It is essential for a taxpayer to compile and peruse various statements, documents and forms relevant for filing tax return. One such document is Form 26AS.
By Sudeep Das
As the due date for filing income-tax return (ITR) by individual taxpayers has finally arrived, it is essential for a taxpayer to compile and peruse various statements, documents and forms relevant to file tax return. One such document is Form 26AS, i.e. Annual Tax Statement, which consolidates the taxes paid annually under a particular Permanent Account Number (PAN). This article seeks to captures ‘What, Where and How’ associated with the Form 26AS.
What is Form 26AS and its structure?
Form 26AS is an annual consolidated tax statement capturing the details of taxes withheld from the income earned by the taxpayer along with taxes, if any, paid by the taxpayer in the form of advance tax or self-assessment taxes. Typically, Form 26AS assimilates various details about a taxpayer including PAN, status of PAN (whether active or not), financial year/ assessment year it pertains to, complete name of the taxpayer along with complete address.
Typically, Form 26AS is divided into seven parts – A to G.
# Part A captures the details of taxes withheld and deposited by the deductor against total amount paid during a tax year. Further, it captures details of taxes deducted by the buyer of immovable property against its sale by the taxpayer.
# Part B deals with taxes collected and deposited by a person against total amount paid engaged in specified trading business such as alcoholic liquor, forest produce, scrap, etc.
# Part C provide details pertaining to advance taxes paid, self-assessment taxes paid etc. by the taxpayer during a particular tax year.
# Part D captures details in relation to refunds (together with interest received thereon) issued to the taxpayer during the period.
# Part E reports identified high value transactions undertaken by a taxpayer during a tax year basis the Annual Information Return (‘AIR’) filed by the banking/ financial entities etc. Such identified transaction includes purchase of immovable property, mutual funds, corporate bonds etc. beyond specified threshold.
# Part F captures details pertaining to taxes deducted on purchase of immovable property by a taxpayer against the consideration paid to the seller of the property.
# Part G reports defaults, if any, in processing of TDS statements filed by the taxpayer.
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How to locate Form 26AS for a particular year?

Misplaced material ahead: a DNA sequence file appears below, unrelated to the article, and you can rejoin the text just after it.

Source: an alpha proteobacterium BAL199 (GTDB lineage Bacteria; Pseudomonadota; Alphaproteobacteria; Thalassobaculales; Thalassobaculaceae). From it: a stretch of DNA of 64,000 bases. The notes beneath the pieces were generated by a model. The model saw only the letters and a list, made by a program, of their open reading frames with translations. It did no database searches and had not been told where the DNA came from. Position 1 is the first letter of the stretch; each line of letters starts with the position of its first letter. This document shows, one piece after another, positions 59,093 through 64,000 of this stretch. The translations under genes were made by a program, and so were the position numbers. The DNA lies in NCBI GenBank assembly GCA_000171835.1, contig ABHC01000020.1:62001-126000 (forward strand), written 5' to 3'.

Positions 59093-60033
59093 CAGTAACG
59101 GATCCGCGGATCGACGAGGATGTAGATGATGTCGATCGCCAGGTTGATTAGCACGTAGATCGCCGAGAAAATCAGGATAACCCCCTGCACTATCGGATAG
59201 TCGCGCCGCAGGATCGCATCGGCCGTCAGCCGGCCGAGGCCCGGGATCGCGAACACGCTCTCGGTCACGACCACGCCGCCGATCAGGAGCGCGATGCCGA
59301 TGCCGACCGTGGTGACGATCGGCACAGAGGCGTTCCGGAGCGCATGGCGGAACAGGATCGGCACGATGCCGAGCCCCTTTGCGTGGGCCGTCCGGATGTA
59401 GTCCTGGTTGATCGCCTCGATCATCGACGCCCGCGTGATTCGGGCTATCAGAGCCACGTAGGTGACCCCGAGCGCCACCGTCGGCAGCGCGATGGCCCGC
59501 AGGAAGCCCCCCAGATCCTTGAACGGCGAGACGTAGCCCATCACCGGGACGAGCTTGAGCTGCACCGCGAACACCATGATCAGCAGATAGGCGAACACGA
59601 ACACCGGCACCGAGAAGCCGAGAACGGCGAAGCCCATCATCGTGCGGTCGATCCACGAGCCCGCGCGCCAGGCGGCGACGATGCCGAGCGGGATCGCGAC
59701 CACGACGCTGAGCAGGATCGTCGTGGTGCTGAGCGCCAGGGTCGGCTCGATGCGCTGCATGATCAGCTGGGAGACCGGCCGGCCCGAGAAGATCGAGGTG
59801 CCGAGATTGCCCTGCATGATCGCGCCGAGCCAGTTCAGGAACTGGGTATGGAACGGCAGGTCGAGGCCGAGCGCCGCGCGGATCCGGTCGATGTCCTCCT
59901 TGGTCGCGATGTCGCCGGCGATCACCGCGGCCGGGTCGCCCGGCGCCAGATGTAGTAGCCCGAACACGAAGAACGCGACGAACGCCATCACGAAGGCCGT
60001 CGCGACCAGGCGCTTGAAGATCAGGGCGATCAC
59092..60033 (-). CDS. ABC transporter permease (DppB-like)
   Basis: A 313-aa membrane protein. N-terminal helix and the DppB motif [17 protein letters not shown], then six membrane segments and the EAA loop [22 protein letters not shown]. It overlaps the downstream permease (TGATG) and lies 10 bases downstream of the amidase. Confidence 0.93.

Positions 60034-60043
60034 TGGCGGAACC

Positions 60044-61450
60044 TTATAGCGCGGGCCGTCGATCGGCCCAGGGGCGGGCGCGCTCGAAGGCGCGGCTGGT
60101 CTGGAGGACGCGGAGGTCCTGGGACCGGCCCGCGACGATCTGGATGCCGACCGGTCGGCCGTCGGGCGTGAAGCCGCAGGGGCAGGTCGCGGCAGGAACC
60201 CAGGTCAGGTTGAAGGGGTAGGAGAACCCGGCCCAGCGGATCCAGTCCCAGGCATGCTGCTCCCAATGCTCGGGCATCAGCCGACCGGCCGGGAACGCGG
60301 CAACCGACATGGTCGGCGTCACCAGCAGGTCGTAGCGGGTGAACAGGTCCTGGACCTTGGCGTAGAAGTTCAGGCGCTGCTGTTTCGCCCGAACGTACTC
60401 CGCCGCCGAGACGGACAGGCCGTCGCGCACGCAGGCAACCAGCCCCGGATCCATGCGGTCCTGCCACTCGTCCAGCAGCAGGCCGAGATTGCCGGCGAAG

Form 26AS can be downloaded from the Income-tax department’s online e-filing portal viz. www.incometaxindiaefiling.gov.in following the below mentioned steps:
Step 1: Log in to your Income-tax e-filing account by entering login credentials (i.e. User ID, Password and Date of Birth)
Step 2: Click on ‘View Form 26AS (Tax Credit)’ tab appearing under the ‘My Account’ tab
Step 3: A message appears stating that you will be redirected to the TDS-CPC website to view Form 26AS. Click on ‘Confirm’
Step 4: Once the TDS-CPC webpage opens, click on ‘View Tax Credit (Form 26AS)’ link
Step 5: Choose the relevant Assessment Year (i.e. year following the Tax Year) and the format in which you require the document. Then enter the verification code and click on ‘View/ Download’
Please note that the password to open the document is the date of birth in ‘DDMMYYYY’ format of the taxpayer.
Additionally, form 26AS can also be downloaded from the tax centre of the authorised banks using taxpayer’s net banking facility.
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Form 26AS reflects the total credit of taxes available to a taxpayer as appearing in the Income-Tax department database. In addition to this, it also captures the amount of tax refunded and the amount of taxes related to defaults for the taxpayer in relation to the subject year. Thus, it would not be an exaggeration to call it the entire tax ledger of the taxpayer as per the database maintained by the Income-tax department.
Given the above, it is important for every taxpayer to ensure that credit of taxes claimed and the corresponding income reported in the ITR are in complete sync with tax credits appearing in Form 26AS.
(The author is a Chartered Accountant)